Thuku explores consumption, not just focusing on consumerism but playing with the idea of acquisition in its entirety. He examines the building blocks of identity. From values, perspectives or propaganda for instance, to an item of clothing or technology, when we consume something, we digest the social construct associated with that paradigm or product, and in doing so, we are irreversibly altered. Put simply, Thuku studies how we are transformed by our choices. By replacing the heads of his figures with box signage, he attempts to show how different messages instigate change, and how people are blinded or overcome by what they choose to partake in. Most observers of his artwork ask about the meaning of Thuku’s symbolism. He says they are purposely unspecified consumables ready for the intake. “We don’t always know what they represent, but they are there to instruct.”

Thuku makes an astute remark about how the observer’s mind is also reshaped in the process of consuming his artwork. In his 12 artworks at Red Hill, his imagery consists of nude or half-dressed figures either carrying or wearing cartons over their head that advertise different iconography. All on paper, they have a digital effect closer to graphic design than painting. You rarely see a brushstroke. Thuku’s smooth, flawless images are created by soaking cold-pressed watercolour paper in water and laying them flat before applying a glaze of diluted acrylic. His patterned backdrops are made by scrubbing against the paper, which is set on top of floor tiles. “It is a kind of imprinting,” he says. He equates the geometric patterns he uses to the repetition of action or thought that ultimately becomes human behaviour. Thuku’s topmost layer consists of paper cut-outs, and despite all of the peeling and layering involved, his collages sport a seamless, unblemished effect. He compares this process of give-and -take to the construction, deconstruction and reconstruction of human ideology.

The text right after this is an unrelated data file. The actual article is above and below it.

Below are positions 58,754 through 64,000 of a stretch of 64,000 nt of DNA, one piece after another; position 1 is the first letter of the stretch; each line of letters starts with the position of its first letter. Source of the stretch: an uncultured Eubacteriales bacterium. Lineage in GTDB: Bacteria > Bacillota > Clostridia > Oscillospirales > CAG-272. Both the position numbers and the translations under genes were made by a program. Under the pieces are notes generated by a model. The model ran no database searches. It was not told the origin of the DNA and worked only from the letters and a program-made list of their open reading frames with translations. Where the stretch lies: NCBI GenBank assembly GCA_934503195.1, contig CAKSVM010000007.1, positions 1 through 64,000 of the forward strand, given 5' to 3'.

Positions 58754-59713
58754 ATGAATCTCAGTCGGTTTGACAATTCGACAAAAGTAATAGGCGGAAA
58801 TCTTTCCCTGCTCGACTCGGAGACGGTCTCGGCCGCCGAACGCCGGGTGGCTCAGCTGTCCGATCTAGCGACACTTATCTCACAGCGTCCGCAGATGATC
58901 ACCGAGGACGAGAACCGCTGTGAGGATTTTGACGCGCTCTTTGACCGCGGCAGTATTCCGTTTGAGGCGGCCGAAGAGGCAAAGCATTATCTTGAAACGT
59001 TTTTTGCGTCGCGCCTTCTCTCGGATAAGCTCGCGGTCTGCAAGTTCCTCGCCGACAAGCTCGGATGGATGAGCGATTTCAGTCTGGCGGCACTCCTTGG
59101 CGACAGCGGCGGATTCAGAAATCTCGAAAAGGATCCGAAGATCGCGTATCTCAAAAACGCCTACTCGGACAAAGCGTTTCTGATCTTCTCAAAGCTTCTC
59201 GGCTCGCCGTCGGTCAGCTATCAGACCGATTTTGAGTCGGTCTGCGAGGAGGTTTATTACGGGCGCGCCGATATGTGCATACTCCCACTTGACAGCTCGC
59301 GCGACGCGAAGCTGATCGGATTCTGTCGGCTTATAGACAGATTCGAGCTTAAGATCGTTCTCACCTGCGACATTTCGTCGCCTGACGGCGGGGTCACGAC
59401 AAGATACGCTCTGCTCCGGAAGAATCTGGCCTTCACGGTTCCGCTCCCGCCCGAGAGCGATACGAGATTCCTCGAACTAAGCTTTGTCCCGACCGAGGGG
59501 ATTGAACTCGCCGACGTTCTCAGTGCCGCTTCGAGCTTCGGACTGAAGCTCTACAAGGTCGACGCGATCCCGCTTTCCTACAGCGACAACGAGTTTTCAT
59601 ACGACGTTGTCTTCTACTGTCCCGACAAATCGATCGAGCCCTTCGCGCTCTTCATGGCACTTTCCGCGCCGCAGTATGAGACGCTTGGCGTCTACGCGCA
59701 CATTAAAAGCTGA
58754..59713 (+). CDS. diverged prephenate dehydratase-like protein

Both the stance and the attire worn by the human figure in Thuku’s untitled 5 recall the men in tomb paintings from Ancient Egypt. The short kilt evokes the wrap around shendyts of the old Kingdom from around 2130 BC. This striking artwork conjures the culture of a civilization in which consciousness was the all-important. Wealth for ancient Egyptian society was measured, not financially, but by one’s knowledge of science and spirituality. Ancient wisdom revolved around the human form and its ability to tune in to multiple levels of consciousness. It was a civilization interested in astronomy and the nature of the universe. Today’s views have woefully digressed. While Ancient Egyptian art depicted the brain as a conduit to consciousness, the brain of Thuku’s figure is replaced by a muddle of cords, most likely representative of modern day society’s hedonistic binging and precarious moral code.